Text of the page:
One in every 68 American children has an autism spectrum disorder (ASD); however, diagnosis of this condition is stuck in the dark ages — it’s still a confusing and subjective process in which doctors deliver their verdict after observing a small child’s behavior and assessing past symptoms. Now, researchers at Yeshiva University say they are refining a new and objective method of diagnosis. Measuring with an electroencephalogram (EEG) how fast the brain responds to sights and sounds, these scientists suggest, could be the key to an accurate and precise identification of children with autism.

This new method is based on scientific knowledge of how our brains sort incoming information. Whenever we listen to others speak, we gather input about what they are telling us not only from hearing their words but also by watching their faces. Meanwhile, one region of our brains is processing the auditory information, while a separate region is processing the visual input. In order for us to make sense of what we are being told, these two distinct brain regions must communicate with each other. Through previous research, Dr. Sophie Molholm, an associate professor in pediatrics at Yeshiva's Albert Einstein College of Medicine, and her colleagues discovered that the communication between these brain regions is somehow impaired, or simply less effective, among autistic children when compared to normally developing children. The researchers discovered this when they used an EEG to record the brainwaves of a group of children. Comparing the recordings of all the children, the researchers saw how the autistic children processed the sensory information (sound, vision, and touch) less rapidly than their typically developing peers.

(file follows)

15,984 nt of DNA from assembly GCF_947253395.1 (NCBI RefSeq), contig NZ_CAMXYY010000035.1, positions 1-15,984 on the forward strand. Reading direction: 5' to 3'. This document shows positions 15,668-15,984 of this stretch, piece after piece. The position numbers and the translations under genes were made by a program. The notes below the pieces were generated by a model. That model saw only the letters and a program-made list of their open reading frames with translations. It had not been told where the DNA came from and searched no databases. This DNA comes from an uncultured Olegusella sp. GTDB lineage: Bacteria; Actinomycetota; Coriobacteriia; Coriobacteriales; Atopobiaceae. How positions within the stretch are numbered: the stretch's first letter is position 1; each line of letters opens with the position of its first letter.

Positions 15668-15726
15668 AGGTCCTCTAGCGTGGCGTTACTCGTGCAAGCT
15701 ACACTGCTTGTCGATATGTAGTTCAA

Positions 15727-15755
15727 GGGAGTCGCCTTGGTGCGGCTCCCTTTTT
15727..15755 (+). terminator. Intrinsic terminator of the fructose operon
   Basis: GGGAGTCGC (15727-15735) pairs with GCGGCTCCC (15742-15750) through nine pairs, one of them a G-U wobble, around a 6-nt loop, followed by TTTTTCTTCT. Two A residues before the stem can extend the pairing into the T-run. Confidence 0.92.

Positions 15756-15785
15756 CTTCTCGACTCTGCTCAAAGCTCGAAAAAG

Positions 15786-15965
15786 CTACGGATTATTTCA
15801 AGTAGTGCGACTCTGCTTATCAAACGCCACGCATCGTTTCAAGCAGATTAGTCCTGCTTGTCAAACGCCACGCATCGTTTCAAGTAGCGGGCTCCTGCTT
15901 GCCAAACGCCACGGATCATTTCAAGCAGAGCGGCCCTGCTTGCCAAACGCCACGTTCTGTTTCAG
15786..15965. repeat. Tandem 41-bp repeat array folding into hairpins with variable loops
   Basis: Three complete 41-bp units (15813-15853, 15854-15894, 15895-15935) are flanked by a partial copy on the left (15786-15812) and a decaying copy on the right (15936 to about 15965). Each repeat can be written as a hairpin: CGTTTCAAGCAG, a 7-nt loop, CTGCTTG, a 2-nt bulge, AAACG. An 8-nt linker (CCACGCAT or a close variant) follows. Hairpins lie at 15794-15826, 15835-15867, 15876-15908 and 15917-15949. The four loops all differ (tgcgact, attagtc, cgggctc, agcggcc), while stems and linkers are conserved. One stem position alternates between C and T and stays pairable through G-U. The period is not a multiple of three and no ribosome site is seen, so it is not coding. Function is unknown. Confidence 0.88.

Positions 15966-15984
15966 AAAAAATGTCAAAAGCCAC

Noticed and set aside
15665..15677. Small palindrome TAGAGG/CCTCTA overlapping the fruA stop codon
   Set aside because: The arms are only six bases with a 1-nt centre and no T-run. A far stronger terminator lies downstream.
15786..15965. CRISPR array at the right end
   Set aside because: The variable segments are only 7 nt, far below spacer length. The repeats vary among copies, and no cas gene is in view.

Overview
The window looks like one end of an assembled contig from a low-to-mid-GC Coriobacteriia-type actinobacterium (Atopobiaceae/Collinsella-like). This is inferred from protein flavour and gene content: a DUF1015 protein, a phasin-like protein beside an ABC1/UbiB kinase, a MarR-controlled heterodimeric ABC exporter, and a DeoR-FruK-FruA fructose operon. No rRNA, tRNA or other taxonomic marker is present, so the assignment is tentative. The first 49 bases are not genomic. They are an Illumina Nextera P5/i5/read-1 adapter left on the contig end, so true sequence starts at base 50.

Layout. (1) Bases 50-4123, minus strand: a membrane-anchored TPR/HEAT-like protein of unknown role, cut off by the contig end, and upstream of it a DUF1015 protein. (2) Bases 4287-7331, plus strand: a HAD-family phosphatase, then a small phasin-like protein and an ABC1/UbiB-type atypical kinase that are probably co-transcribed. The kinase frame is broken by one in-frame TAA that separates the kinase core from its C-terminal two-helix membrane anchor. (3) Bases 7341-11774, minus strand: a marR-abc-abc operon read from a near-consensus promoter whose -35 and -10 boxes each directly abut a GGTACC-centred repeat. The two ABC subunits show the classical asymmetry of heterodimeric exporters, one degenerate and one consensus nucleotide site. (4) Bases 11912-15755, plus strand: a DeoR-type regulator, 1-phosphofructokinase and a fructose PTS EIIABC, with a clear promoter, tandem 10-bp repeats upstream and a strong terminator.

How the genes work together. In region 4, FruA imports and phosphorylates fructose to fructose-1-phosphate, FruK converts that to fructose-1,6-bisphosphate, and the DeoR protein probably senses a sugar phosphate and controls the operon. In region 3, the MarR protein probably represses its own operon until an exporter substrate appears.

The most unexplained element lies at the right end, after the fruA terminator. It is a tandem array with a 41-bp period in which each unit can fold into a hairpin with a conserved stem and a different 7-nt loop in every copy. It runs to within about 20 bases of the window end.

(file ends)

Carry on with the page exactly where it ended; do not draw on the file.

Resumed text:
Severity of Symptoms Linked to EEG Evidence

For the current study, Molholm's team once again returned to the EEG machine in order to record the brainwaves of 43 ASD children between the ages of 6 and 17. Seated before a computer, the children heard or saw either an auditory tone, a visual image (red circle), or the two combined. The children were instructed to press a button after hearing the tone, seeing the image, or seeing and hearing the two together; at the same time, the EEG was measuring how fast their brains processed the stimuli. The researchers designed this experiment to answer two simple questions: Which sensory input gave the ASD children trouble? Did this relate to the severity of their symptoms?

The researchers found a link between the auditory signals and autism severity. Specifically, the children with more severe autisms took longer to process the auditory signals. However, there was no link between visual processing and ASD severity — the severely affected children did not take longer to process what they saw. The combined audio-visual signals revealed a significant (though weaker than the sound-only trials) relationship to autism severity.

So, how will this new information help the families of children with autism? This research points the way to more objective tests, which would allow doctors to classify patients into precise subgroups and treat them effectively. Most importantly, an objective brainwave test for children might help doctors diagnose ASD at an earlier age. "Early diagnosis allows for earlier treatment — which we know increases the likelihood of a better outcome," Molholm said. Currently, less than 15 percent of children with the disorder are diagnosed before age 4. A new and objective test, then, for identifying children at an earlier age would lead to better treatment and in the end provide more hope of a productive life.

Source: Molholm S, Brandwein A, Foxe J, et al. Neurophysiological Indices of Atypical Auditory Processing and Multisensory Integration are Associated with Symptom Severity in Autism. Journal of Autism and Developmental Disabilities. 2014.